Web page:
The majority of the revenue extracted from the world’s oceans belongs to just 100 transnational corporations, according to new analysis conducted by researchers at Duke and Stockholm University.
Dubbed the ‘Ocean 100,’ the 100 companies collectively generated $1.1 trillion in revenues in 2018.
According to the researchers, if the group were a country, it would have the 16th-largest economy in the world, roughly equivalent to the gross domestic product (GDP) of Mexico.
To focus the analysis, the researchers looked at eight core industries in the ocean economy: offshore oil and gas, marine equipment and construction, seafood production, container shipping, shipbuilding repair, cruise tourism, port activities and offshore wind.
They found that offshore oil and gas dominated the Ocean 100 list with a combined revenue of $830bn.
They also found that there was a consistent pattern across all eight industries where a small number of companies accounted for the bulk of revenues.
On average, the 10 largest companies in each industry took 45% of that industry’s total revenue. The highest concentrations were found in cruise tourism (93%), container shipping (85%) and port activities (82%).
Lead author of the study, John Virdin, director of the Ocean and Coastal Policy Program at Duke University, said: ‘Now that we know who some of the biggest beneficiaries from the ocean economy are, this can help improve transparency relating to sustainability and ocean stewardship.
‘The small number of companies that dominate these industries likely reflects high barriers to entry in the ocean economy. A lot of expertise and capital are needed to operate in the sea, both for the established industries and emerging one such as deep-sea mining and marine biotechnology.’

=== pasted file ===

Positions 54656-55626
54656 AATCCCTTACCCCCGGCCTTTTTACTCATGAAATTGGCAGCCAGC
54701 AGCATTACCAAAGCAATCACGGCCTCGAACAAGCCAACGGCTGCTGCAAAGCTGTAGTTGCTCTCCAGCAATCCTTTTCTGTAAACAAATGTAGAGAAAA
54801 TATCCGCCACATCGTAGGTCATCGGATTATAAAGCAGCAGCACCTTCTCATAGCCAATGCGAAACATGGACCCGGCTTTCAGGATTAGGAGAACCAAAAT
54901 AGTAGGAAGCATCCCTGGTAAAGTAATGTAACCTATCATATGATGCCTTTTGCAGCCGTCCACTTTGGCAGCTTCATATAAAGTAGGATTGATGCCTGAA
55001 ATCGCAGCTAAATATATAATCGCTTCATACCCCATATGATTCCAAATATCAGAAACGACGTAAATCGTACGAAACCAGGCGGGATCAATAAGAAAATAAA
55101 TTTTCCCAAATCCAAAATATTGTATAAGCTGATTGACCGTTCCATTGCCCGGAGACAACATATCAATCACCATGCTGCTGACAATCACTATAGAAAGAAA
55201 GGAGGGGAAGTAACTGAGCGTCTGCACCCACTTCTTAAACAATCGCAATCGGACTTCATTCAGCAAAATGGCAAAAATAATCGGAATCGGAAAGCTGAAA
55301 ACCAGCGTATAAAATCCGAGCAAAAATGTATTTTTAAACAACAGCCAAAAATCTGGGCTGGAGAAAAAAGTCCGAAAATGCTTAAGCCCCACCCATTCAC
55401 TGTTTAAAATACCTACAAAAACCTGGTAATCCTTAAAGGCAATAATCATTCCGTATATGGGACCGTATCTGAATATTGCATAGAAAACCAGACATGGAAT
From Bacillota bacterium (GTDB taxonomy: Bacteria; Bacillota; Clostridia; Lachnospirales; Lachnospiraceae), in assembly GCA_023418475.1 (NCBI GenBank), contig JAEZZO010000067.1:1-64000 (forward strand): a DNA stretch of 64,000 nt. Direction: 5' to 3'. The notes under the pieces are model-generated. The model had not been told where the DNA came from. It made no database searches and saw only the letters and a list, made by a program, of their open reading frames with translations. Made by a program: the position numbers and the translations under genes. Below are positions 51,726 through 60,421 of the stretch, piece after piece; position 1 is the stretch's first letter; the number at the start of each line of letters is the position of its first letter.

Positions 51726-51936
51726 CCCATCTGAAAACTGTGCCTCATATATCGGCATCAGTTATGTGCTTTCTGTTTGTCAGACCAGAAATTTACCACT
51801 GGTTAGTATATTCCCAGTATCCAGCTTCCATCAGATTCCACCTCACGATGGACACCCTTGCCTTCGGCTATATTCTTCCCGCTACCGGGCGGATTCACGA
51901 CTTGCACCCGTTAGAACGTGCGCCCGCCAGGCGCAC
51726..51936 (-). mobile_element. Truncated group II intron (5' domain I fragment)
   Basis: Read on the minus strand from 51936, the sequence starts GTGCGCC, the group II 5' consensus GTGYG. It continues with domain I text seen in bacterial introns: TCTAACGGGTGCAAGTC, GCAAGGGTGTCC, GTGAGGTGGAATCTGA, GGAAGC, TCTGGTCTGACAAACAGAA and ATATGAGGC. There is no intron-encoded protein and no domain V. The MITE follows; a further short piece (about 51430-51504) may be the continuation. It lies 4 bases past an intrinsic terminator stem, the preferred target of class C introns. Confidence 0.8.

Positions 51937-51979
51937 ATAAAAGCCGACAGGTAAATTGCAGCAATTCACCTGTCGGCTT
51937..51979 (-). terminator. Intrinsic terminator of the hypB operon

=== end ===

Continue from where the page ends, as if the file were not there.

Co-author of the study Henrik Österblom, science director at the Stockholm Resilience Centre, added: ‘Senior executives of these few, but large companies, are in a unique position to exercise global leadership in sustainability.
‘The fact that these companies are headquartered in a small number of countries also illustrates that concerted actions by some governments could rapidly change how the private sector interacts with the ocean.’
‘Oceans will be increasingly central to the global economy in the 21st century.
‘One of our biggest challenges is to sustain healthy ocean ecosystems as economic use increases and climate impacts accelerate. This study confirms that a relatively small number of companies will be central to this challenge, and have a real opportunity for leadership.’
Photo Credit – Pixabay